Like many others who had the opportunity to grow up in Australia during the 90s, one of my fondest memories was tuning into Cheez TV every weekday morning and catching episodes of Dragon Ball Z. Of course, years have passed since then, but DBZ continues to hold a special place in my heart. This seems to be equally true of many others around the world, given the continuous release of movies, video games and other media. The most recent of these is Battle of Z, in which players can form a team of up to four of their favourite characters and do battle in a variety of scenarios.
Similar to other DBZ games, Battle of Z spans the series’ huge storyline, from the Saiyan saga all the way to the Majin Buu saga, and all the movies throughout. However, any actual storytelling in Battle of Z is pretty much non-existent, and if you’re unfamiliar with (or just don’t remember) the story of DBZ and its movies, prepare to be confused. Battle of Z does away with recapping the sagas or the films and instead has some brief cutscenes where nothing really happens. Even iconic events such as Goku discovering his Super Saiyan form or Future Trunks killing Mecha Frieza aren’t mentioned in the game’s main story missions. Enemies show up and quip a line or two before you are thrown into a fight, leaving you to figure out what is happening and why. To its credit however, Battle of Z looks damn good, with beautifully cel-shaded character models and stages that really bring the world of DBZ to life. The voice acting is pretty good as well, even nostalgic, although there are some notable issues with lip-synching.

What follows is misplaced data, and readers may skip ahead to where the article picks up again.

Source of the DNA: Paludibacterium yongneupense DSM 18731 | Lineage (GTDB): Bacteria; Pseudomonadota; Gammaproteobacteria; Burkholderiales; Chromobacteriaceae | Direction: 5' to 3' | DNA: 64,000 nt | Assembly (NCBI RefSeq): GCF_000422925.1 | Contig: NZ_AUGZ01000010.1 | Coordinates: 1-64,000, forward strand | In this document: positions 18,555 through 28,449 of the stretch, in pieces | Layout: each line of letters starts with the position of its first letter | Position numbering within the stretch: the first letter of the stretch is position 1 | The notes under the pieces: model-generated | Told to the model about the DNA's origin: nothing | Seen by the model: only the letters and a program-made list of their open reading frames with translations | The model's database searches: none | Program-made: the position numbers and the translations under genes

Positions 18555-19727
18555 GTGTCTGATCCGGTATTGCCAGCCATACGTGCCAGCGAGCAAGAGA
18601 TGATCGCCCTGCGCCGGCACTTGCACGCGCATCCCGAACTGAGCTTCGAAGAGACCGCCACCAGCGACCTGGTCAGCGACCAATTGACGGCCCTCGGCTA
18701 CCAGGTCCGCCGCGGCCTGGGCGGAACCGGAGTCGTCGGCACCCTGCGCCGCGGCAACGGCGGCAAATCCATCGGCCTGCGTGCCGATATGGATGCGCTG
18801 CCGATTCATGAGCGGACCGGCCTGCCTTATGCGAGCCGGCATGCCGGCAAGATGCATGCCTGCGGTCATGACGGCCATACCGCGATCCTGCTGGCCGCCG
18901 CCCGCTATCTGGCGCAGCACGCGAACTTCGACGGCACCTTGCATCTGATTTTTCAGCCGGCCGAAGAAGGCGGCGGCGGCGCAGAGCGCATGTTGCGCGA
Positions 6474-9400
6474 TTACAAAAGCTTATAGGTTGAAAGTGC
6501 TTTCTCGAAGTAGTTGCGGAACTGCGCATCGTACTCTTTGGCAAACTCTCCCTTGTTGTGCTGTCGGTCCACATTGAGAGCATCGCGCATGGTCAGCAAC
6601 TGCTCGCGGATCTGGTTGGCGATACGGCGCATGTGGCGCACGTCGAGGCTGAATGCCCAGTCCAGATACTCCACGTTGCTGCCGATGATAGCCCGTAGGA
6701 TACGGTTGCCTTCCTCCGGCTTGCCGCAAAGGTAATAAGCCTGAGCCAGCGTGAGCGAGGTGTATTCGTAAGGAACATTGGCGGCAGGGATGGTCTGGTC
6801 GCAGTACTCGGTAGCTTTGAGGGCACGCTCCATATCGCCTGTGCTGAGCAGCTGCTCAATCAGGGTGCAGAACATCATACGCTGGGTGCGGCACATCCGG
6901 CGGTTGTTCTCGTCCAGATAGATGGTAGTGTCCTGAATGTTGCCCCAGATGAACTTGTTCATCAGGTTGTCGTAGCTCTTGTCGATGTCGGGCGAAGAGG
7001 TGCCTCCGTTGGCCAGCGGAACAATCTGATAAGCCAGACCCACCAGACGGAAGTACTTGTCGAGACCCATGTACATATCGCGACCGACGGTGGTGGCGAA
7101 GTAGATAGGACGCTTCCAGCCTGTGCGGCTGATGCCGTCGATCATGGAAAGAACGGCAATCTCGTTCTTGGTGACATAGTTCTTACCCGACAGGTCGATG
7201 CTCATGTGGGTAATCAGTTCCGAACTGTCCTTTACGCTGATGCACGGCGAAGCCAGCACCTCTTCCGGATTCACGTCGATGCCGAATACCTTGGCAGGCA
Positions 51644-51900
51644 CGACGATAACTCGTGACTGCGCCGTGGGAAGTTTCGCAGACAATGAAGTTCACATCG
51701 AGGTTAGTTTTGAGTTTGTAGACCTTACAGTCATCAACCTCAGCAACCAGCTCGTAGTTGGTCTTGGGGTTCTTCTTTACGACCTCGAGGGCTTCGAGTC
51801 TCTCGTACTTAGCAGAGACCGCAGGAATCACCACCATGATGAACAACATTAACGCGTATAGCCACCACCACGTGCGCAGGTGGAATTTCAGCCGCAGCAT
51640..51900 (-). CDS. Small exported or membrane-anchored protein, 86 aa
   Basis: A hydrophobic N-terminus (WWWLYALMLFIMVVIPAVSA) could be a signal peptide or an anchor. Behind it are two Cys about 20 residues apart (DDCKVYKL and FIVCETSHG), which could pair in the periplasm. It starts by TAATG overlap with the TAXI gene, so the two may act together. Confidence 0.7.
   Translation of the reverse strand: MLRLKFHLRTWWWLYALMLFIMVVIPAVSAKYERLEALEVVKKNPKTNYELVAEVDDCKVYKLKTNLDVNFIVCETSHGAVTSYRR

We’ve had a lot of DBZ fighting games, but Battle of Z gives an experience a bit more true to what we’re used to seeing in the anime. The game can be described as a beat ’em up, with up to three other players or NPCs participating in battles against various enemies. Battle of Z has a massive roster, with characters unlocked as you complete each stage. Every character has basic melee and ranged attacks (ki blast) as well as special abilities that vary depending on what ‘type’ they are. For example, Fighting type characters will have close-range specials, Support type characters will have specials that focus on buffs and healing, and so on. Characters are also customisable to an extent with the help of cards earned after every victory, which is a neat little system that allows you to add your own touches to the game. These boost stats such as energy, health, melee ability, etc., making it important for you to pick the right cards to play to each character’s strengths. There are also some special cards with various effects, such as increasing experience points earned after each battle.
As for combat itself, well… ‘misguided’ would be an appropriate word. Encounters take place in huge arenas based on familiar locations from the anime, which makes sense within the context of the show and should, in theory, lend themselves well to aerial combat. However, they’re so large that you’ll find most of your time is spent flitting about and trying to catch your enemy. This issue is particularly highlighted with Meteor Chain, which allows players to launch an enemy, which can then be followed up by attacks by other team mates. It’s a cool concept and is something that fans of the anime will immediately recognise from the series, but most of the time your enemy will recover before you can even come within striking distance, thanks to the massive stages. It also makes reviving your team mates a tricky task.